The appellate court wrote that Colasuonno’s argument “presents us with a question of first impression in this Circuit as to what effect, if any, the Bankruptcy Code’s automatic stay provision has on court-ordered conditions of a criminal sentence or proceeding to address violation of those conditions.” Colasuonno also maintained that he “relied in good faith on advice of counsel in not paying restitution and that the record evidence does not support the district court’s rejection of this defense.”
The Court of Appeals rejected both arguments, finding that the restitution order was exempt from the automatic stay provision of the Bankruptcy Code because it constituted a “continuation of [the] criminal action or proceeding” pursuant to 11 U.S.C. § 362(b)(11). Colasuonno’s “advice of counsel” defense was also turned aside, with the Second Circuit finding that he had “failed fully to disclose to bankruptcy counsel relevant facts about his restitution obligation, specifically, that payment was a condition of a criminal sentence.”
The appellate court noted that the restitution order arose from “commission of a crime,” and although the purpose of restitution is “essentially compensatory,” the “compensation is for no ordinary debt, nor is the person compensated simply a creditor. Rather, restitution compensates a crime victim, to the extent money can do so, for actual injuries sustained, whether to body or property, from a criminal offense.”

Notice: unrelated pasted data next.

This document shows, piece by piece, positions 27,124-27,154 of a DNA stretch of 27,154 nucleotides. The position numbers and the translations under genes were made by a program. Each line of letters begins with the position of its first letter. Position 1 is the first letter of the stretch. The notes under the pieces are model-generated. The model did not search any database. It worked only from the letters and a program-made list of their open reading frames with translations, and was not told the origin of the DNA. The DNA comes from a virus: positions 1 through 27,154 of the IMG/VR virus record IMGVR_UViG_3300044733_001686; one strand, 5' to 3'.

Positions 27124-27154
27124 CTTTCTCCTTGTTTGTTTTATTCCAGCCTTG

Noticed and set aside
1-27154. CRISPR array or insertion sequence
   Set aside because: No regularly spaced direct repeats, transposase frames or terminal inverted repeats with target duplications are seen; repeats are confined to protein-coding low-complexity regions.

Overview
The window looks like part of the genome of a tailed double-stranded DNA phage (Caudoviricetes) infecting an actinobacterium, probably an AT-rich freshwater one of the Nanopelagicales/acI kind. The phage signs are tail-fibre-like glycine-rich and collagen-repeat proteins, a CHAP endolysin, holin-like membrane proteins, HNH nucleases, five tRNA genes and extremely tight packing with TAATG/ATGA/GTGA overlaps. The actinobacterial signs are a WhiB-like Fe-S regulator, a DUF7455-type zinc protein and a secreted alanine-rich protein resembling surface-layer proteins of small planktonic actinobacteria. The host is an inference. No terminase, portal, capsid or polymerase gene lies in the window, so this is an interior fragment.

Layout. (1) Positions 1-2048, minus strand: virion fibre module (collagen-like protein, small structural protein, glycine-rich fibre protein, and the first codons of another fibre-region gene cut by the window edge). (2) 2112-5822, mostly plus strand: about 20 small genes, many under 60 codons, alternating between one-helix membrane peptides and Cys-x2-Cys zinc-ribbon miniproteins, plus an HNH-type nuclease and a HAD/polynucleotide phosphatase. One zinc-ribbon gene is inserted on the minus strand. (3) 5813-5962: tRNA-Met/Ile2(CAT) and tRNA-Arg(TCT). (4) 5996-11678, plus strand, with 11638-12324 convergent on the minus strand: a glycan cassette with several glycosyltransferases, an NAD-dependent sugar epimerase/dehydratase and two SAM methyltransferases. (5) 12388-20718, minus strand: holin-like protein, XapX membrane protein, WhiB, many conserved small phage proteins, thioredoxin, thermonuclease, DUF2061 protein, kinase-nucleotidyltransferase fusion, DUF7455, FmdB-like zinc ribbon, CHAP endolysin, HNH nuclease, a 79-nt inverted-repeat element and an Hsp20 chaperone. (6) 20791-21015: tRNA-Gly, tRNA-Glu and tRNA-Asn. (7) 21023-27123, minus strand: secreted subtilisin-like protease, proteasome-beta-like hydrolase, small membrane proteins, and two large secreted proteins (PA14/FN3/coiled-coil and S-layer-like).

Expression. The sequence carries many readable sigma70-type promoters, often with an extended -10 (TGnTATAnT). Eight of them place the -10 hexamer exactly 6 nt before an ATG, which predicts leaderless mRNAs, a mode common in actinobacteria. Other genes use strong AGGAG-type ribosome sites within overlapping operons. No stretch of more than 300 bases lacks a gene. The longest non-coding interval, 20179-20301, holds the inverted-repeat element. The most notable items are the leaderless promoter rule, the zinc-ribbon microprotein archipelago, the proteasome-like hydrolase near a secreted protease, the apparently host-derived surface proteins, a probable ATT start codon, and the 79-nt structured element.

The Second Circuit further observed that the U.S. Supreme Court held in Kelly v. Robinson, 479 U.S. 36, 107 S.Ct. 353 (1986) that there was no necessity on the part of the government to move for a lifting of the automatic stay. The Criminal Victims Protection Act of 1990, Public Law 101-581, Section 3, 104 Stat. 2865, has also expressly withdrawn a bankruptcy court’s power to discharge restitution orders.
Colasuonno’s argument that his judgment must be modified to exempt him from paying restitution while incarcerated was not addressed by the Court of Appeals, which held that that claim was moot until the government actually pursued restitution payments while he was in prison. See: United States v. Colasuonno, 697 F.3d 164 (2d Cir. 2012).
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Related legal case
United States v. Colasuonno
|Cite||697 F.3d 164 (2d Cir. 2012)|
|Level||Court of Appeals|